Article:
transfer to the Philippine Navy after the turnover of
Hong Kong in 1998.
Image Source.
The service of the Jacinto-class Offshore Patrol Vessels started as vessels serving the British Armed Forces through its Royal Navy as it patrolled what was once considered as a crown colony in Asia-Pacific which is definitely the City of Hong Kong, a place which is currently an Autonomous Region within the People's Republic of China - the one that does all of the incursion and provocations in the West Philippine Sea.

It was produced in 1981 as ordered by the British Royal Navy to the Hall Russell Shipbuilding Company in Aberdeen, Scotland wherein they built five hulls, naming the Peacock (lead ship of the class), Plover, Starling, Swallow, and Swift wherein it was meant primarily to be deployed to Hong Kong as a replacement to the older Ton-class Minesweeper that was produced three decades ago way back 1950s

From its production, the ships are gallantly protecting the Far Eastern Colony of Hong Kong which was then under the slowly-fading British Empire with two of the ships - HMS Swallow and HMS Swift getting transferred to the Irish Navy in 1988 as the Ciara and Orla, respectively with the remaining ships continuously doing its job until they hand over the country to the Chinese and the rest is history - with three vessels transferred to the Philippine Navy.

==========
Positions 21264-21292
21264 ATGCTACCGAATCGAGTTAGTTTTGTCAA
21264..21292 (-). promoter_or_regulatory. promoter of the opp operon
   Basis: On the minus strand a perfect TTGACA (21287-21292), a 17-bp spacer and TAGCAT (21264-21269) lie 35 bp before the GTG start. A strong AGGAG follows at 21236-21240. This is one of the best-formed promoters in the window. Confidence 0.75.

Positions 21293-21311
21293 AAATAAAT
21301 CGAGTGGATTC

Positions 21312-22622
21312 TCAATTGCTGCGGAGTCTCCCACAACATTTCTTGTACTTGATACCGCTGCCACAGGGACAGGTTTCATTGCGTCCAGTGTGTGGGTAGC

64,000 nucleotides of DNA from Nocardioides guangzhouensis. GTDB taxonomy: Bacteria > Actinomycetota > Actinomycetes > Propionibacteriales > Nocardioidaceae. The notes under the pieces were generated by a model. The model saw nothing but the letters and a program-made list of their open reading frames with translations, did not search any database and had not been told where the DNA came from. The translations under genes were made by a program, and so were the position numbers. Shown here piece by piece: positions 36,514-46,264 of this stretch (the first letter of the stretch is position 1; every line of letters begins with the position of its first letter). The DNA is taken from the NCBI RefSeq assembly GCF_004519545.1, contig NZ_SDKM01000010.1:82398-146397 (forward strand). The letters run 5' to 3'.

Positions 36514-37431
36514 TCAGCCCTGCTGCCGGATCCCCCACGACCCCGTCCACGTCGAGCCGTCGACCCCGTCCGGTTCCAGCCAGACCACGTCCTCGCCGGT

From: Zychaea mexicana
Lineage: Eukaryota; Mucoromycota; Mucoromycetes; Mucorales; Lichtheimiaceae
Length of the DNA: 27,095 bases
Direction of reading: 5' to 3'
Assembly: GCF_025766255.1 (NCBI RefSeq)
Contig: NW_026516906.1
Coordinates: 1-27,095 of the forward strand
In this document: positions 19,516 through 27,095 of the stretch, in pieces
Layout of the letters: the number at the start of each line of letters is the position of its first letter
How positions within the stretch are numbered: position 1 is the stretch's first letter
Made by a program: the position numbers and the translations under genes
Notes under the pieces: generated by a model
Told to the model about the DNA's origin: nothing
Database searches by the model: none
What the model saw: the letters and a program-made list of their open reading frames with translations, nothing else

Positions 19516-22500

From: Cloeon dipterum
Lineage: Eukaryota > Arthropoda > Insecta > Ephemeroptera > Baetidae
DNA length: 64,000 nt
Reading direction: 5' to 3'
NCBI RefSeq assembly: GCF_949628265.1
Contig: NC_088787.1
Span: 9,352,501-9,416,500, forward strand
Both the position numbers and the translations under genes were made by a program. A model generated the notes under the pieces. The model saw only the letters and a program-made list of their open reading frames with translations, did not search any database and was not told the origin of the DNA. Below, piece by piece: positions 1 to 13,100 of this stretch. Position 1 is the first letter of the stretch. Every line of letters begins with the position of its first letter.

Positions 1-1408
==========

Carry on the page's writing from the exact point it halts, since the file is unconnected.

Its design goes sufficient to its function as a patrol vessel protecting a small territory in the Far East, by which it helped patrol the country's archipelagic waters later on as it fully augments the older vessels that the Philippine Navy obtained at that time as time gets by for the fleet to get more sophisticated vessels along the way.

Hence, its introduction to the naval component of the Armed Forces is something that serves as a stepping stone for the fleet's eventual modernization, later on, as its operation comes with challenges ahead with the sophistication of its guns creating problems with its function until things get figured out later on.

BRP Apolinario Mabini (PS-36). Image obtained from
Offshore Combat Force Facebook Page.
Currently, three warships are serving in the Philippine Navy fleet under this class, continuously in active duty, and is in line with the rule of three in which one unit is preparing for its operations at sea, another unit is available for maritime operations, and a final unit returning from its active operations which it will undergo maintenance and repairs, preparing for its another set of duties.

The Jacinto-class Patrol Vessels are composed of the following ships - the BRP Emilio Jacinto (PS-35), BRP Apolinario Mabini (PS-36, as seen in the image above), and the BRP Artemio Ricarte (PS-37), all of which were from the British Royal Navy's Peacock-class warships that were once assigned in Hong Kong as a patrol squadron protecting the city before the 1997 turnover.